December 2020 Electricity Bill
I have to make note in regards to my energy comparison (in the table above - Consumption and Savings Comparison - Before and After Solar) a couple things related to my 2019 energy usage versus my 2020 usage for these months. In the last couple of years I have swapped all of the old incandescent lights in my house to energy-efficient LED’s. I also purchased a Google Nest Learning Thermostat in 2019 ($239 on Amazon). The Google Nest is supposed to reduce energy consumption by learning your cooling and heating schedule and usage, among other smart technology it utilizes. I had also renovated my garage earlier in 2020, which included installing 6 new LED ceiling lights and a mini-split air conditioner. These definitely increased my consumption of energy in 2020. I have only started tracking my electricity consumption since 2019, so I have limited data about how these changes to my home have impacted my energy usage, but the monthly average from the 12 months leading up to my solar energy being produced at least provide a decent benchmark for comparison of the electricity I used before and after I got solar power.
Another important detail is that my utility company required me to switch to a Time-of-Use (TOU) plan, which charges higher rates for energy usage during peak demand hours, and lower rates for energy usage outside of those peak times. Before getting solar, I was on a simple plan that used a single rate for all of my energy consumption. TOU plans allow consumers to save money if they take advantage of the peak and off-peak times of the day for planning when to use the most electricity. I am not sure exactly how this factors into the comparison of my electricity consumption pre- and post-solar, but it certainly has some impact that may skew the comparison.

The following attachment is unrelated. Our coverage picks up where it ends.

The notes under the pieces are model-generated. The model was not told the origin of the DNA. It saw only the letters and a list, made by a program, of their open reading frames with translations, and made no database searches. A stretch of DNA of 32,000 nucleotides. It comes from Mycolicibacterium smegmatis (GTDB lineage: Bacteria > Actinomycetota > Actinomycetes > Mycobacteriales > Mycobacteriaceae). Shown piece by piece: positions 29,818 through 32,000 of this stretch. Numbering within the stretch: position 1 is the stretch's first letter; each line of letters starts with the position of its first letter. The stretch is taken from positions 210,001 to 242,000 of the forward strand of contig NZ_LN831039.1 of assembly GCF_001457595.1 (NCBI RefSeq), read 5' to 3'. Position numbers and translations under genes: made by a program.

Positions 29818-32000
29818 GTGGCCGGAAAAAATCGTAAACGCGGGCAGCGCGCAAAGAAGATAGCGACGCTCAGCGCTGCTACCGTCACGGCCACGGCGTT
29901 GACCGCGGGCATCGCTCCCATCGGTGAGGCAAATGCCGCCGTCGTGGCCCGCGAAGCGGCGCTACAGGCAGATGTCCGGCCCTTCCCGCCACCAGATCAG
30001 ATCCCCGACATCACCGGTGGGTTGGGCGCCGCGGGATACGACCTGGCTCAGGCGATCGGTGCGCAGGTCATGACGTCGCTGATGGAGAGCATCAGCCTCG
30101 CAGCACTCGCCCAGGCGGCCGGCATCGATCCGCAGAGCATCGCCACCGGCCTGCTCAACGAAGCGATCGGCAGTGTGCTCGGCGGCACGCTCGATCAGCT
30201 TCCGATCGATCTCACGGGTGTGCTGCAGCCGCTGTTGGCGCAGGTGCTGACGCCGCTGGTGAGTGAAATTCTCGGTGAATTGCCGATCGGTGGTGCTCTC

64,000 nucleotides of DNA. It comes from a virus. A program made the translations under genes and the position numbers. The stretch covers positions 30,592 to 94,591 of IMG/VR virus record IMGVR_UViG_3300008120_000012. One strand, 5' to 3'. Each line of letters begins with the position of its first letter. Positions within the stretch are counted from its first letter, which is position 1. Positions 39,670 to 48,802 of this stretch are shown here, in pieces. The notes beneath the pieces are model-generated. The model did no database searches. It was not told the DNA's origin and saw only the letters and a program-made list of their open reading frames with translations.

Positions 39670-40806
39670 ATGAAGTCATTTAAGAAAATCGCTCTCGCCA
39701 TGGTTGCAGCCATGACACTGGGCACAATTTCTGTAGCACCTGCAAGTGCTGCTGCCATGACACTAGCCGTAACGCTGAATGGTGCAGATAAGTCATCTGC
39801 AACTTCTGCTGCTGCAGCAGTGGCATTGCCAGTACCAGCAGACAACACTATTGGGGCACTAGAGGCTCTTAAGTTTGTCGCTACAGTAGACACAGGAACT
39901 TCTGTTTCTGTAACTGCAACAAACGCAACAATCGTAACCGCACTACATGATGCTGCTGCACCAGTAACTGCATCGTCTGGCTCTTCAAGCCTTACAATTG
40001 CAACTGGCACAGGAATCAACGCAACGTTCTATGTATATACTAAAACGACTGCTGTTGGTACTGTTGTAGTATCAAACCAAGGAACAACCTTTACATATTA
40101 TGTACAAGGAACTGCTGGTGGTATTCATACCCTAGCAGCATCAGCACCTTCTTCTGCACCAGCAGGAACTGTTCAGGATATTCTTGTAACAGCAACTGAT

Overall, my energy usage over the months compared has gone up in 2020 versus 2019, but I’m hoping with some better energy usage practices, awareness, and solar production I can reverse the upward trend of consumption.
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The opinions expressed in this article are solely the opinions and views of the author. None of the views expressed are to be misconstrued as professional advice or recommendations, but rather for entertainment and recreational enjoyment. Neither Micah Brown nor FreelancedFinance have endorsed or have any professional affiliation with Tesla and neither recommend nor discourage readers from purchasing Tesla products.